Cedar Sigo reading Stranger (Full Text) #2. Video: Joel Winter


Stranger (Full Text) #2

By Cedar Sigo

  • 18 March 2023
  • This poem was originally published on December 17, 2021, as part of Ursula’s Antiphony feature, which commissions new poetry in response to works of art.

Since its debut in 2018, Ursula has regularly commissioned new poetry. The magazine’s upcoming print issue for Spring/Summer 2023 will be devoted to poetry—our first-ever theme issue and our largest to date, a spirited gathering of poets and artists presented by The Poetry Project in collaboration with Nicole Eisenman, plus contributors such as Anne Waldman, Jeremy O. Harris and Mark Bradford.

To expand our poetry platform, we are pleased to launch a new series of original poetry-related videos and recordings. For our first video, we invited Ursula contributor Cedar Sigo to perform a reading of his 2021 poem Stranger (Full Text) #2, written in response to a work by Glenn Ligon. Stay tuned for more details on Issue 8, available on May 22.

                                 I toss my stencils to the neon fire and begin to build, stacking obsidian dust,

a text that betrays the shape of a tone, a semblance of pitch, the opposite of rubbing down                                  onto a headstone.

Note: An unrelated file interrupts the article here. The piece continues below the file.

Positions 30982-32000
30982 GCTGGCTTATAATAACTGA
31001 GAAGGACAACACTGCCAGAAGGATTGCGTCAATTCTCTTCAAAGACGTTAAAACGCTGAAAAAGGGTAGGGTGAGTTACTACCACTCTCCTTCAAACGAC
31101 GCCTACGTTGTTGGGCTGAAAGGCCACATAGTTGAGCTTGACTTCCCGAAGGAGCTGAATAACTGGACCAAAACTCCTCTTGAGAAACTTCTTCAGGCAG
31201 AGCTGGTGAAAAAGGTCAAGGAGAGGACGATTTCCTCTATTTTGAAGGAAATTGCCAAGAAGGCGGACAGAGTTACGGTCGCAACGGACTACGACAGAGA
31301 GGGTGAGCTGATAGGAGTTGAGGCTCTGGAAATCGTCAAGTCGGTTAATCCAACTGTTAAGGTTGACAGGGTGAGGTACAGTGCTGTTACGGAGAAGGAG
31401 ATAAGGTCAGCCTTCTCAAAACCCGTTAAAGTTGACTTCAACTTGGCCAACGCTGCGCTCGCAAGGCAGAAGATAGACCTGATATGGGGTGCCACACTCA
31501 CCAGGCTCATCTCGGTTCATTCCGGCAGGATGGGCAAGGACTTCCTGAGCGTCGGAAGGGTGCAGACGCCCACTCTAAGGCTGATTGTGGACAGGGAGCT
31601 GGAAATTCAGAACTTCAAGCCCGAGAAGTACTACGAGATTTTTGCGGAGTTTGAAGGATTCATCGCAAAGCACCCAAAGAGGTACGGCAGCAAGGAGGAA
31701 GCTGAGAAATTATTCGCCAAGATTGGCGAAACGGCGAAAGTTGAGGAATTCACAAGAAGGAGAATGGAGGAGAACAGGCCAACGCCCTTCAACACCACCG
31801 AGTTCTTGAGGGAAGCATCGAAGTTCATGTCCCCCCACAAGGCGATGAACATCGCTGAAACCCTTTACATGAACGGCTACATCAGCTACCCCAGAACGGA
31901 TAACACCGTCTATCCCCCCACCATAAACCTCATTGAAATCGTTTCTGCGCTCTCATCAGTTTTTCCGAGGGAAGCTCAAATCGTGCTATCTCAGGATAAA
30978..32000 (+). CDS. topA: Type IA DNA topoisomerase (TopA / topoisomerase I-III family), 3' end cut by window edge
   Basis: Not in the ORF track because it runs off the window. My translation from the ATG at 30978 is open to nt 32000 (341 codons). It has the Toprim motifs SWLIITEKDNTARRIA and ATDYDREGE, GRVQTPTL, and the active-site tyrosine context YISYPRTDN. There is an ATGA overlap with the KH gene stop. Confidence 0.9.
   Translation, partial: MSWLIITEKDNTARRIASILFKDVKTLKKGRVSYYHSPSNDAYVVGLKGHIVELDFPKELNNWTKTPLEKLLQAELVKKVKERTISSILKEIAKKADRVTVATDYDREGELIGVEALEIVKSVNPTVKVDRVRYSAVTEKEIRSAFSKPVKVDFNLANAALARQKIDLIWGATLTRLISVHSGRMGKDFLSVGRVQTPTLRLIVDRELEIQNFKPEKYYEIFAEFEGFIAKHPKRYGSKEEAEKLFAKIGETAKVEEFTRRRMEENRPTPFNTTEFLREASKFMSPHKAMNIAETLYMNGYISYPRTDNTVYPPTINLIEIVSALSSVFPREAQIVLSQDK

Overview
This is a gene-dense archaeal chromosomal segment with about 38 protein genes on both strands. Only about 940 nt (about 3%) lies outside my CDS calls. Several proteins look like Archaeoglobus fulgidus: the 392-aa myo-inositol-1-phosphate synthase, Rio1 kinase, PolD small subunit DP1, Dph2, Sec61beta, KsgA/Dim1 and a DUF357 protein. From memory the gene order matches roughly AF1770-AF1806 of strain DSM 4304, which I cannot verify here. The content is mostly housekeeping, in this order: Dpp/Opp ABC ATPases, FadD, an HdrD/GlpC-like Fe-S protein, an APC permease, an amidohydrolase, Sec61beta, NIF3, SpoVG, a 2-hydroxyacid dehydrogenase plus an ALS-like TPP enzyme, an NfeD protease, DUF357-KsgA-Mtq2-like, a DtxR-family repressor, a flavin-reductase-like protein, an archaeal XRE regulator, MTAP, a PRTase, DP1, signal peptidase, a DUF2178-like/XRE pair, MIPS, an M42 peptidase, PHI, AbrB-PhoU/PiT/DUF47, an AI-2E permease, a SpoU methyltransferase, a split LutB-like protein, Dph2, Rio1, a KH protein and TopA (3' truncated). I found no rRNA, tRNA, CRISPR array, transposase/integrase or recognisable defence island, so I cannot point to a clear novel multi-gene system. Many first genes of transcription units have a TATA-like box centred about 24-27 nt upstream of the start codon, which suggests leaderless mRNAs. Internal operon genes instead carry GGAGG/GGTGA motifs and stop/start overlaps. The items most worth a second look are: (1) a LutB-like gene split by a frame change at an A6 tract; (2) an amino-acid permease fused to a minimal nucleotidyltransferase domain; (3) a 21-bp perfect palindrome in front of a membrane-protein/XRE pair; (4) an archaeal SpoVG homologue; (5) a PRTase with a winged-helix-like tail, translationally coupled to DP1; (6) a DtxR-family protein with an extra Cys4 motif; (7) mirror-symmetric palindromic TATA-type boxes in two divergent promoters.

The mirage of white dawn on treated black,                                  wavering then solid states,

hovering over the exact spot where the sun                                  strikes a songbook in tablets. Wandering the edge of a crypt of lines and having to carry them all back (still unseen).

Before every reading I was asked to quietly rebuild the field of composition (wood and thin wire)                                  but always in a public corner the audience was allowed that tiny bit of footing

before demanding my disappearance, restricted to the few syllables that I could float                                  through the door.

More of a crook in the mouth, the sweep of the tongue that floods the canal,

the water was a single cursive crossed out line.

Keeping language lit and locked up, bronzed or betraying its wear pattern,                                  a galaxy spiked with mist, cold tin type                        clouded red with black.

                                 I fashion the gate toward one arm of dystopia,                                  the concrete index sold off as bits of poetry.

A system bent on interpretive orchestration, the stacking and rubble of debris,                                  then scoring its outline.

All slivers angle toward the beloved, sparking the end                                  of the tip of the night,

the light never quite settles.

Glenn Ligon, Stranger (Full Text) #2, 2020–21. Installation view at Hauser & Wirth New York, 22nd Street © Glenn Ligon. Photo: Thomas Barratt

Glenn Ligon, Stranger (Full Text) #2, 2020-21 (detail). Oil stick and coal dust © Glenn Ligon. Photo: Thomas Barratt

Cedar Sigo is a poet and member of the Suquamish Tribe. His books include Guard the Mysteries (lectures) and most recently All This Time (poems) both from Wave Books. He lives in Lofall, Washington.

Stranger (Full Text) #2 renders James Baldwin’s 1953 essay, “Stranger in the Village,” in its entirety and serves as the cornerstone of Glenn Ligon’s exhibition “It’s Always a Little Bit Not Yet,” on view 10 November through 23 December 2021 at Hauser & Wirth New York, 22nd Street.